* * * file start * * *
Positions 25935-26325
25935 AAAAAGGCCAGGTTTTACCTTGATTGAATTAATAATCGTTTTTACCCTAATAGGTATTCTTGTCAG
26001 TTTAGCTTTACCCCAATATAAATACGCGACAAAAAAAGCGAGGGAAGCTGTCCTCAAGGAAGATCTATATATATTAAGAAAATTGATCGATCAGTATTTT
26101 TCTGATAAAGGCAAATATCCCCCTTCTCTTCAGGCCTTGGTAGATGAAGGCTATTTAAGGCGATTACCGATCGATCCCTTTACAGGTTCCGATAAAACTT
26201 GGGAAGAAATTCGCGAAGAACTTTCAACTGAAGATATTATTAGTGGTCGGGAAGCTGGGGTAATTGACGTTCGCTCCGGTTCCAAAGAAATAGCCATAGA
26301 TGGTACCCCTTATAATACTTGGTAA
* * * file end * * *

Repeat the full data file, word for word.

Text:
Positions 25935-26325
25935 AAAAAGGCCAGGTTTTACCTTGATTGAATTAATAATCGTTTTTACCCTAATAGGTATTCTTGTCAG
26001 TTTAGCTTTACCCCAATATAAATACGCGACAAAAAAAGCGAGGGAAGCTGTCCTCAAGGAAGATCTATATATATTAAGAAAATTGATCGATCAGTATTTT
26101 TCTGATAAAGGCAAATATCCCCCTTCTCTTCAGGCCTTGGTAGATGAAGGCTATTTAAGGCGATTACCGATCGATCCCTTTACAGGTTCCGATAAAACTT
26201 GGGAAGAAATTCGCGAAGAACTTTCAACTGAAGATATTATTAGTGGTCGGGAAGCTGGGGTAATTGACGTTCGCTCCGGTTCCAAAGAAATAGCCATAGA
26301 TGGTACCCCTTATAATACTTGGTAA